Here are four varieties of homemade mango pickles:
Starting from the 3 o'clock position and moving clockwise (do youngsters today know what 3o'clock position is, and what clockwise is?)...
6o'clock: Menthiya Maangaai
9o'clock: Maangaa Thokku
(those are the phonetic spellings...all names are in Tamizh!)
Some varieties of mangoes are plucked when really tiny to make Maavadu (Vadu means "small one"...it is often used to refer to a young boy who is having his sacred thread ceremony, too.) The tiny mangoes are washed, dried and then soaked in salt,and ground chili powder and mustard...they slowly let out their juices and become prune-like in their shrivelled appearance.
Slightly larger mangoes, still very sour and hard to the touch, are used for menthiya maangai. Cut finely, they are mixed with salt, and chilli powder, roasted fenugreek seed powder, and asafoetida powder is put on top of them, and then hot oil in which mustard seeds have been popped is poured over the powder. Then it's mixed thoroughly. This pickle cannot keep for very long.
When the mangoes are a leeettle more ripe, they are grated and then Maangai Thokku is made. Mustard seeds are popped in oil, and then chilli powder, menthiyam and perungaayam(fenugreek and asafoetida) powder added, and then the mangoes and a little vellam (jaggery) (optional)...and the whole cooked. This pickle also needs refrigeration.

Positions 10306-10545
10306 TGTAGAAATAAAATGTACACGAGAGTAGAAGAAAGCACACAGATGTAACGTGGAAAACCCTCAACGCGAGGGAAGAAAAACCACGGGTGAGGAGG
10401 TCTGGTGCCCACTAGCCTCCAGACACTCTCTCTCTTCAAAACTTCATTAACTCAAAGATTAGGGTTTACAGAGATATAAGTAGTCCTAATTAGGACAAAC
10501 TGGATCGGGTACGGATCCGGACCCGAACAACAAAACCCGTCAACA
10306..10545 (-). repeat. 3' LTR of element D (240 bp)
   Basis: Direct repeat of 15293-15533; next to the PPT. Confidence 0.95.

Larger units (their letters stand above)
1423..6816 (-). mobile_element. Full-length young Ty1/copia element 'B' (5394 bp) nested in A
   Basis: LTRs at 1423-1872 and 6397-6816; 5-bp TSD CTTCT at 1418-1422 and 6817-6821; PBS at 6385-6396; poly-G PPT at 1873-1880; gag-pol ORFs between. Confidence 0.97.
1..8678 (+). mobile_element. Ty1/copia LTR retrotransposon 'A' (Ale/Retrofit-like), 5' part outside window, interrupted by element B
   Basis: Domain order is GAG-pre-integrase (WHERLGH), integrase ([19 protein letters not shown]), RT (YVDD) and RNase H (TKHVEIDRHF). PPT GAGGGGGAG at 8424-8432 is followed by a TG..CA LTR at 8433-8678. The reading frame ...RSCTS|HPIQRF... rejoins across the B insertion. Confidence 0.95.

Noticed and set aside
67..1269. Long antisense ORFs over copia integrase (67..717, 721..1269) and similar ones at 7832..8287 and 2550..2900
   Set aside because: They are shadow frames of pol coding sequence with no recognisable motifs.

The larger mangoes, in fact, mangoes which are specifically grown for Aavakkai, are used for this pickle. The shopkeeper usually cuts the mangoes into chunks. A lot of preparation goes into the making of Aavakkai, which involves,again, salt, chilli powder, sometimes garlic...and (I am not joking) some traditional ladies in one area of Andhra Pradesh make this pickle in the buff, for fear of contamination and consequent going bad. Well made, this pickle can keep for several years, until the chilli powder loses its pungency, or the mangoes become less crisp.
Everyone this time pronounced my pickles to be perfect. Ah, the delight of having mango oorgai (pickles) with thayir shaatham (well-boiled, sticky-soft rice mixed with home-set, slightly-sour curds/yogurt) is indeed heaven...hameen ast, hameen ast, hameen ast.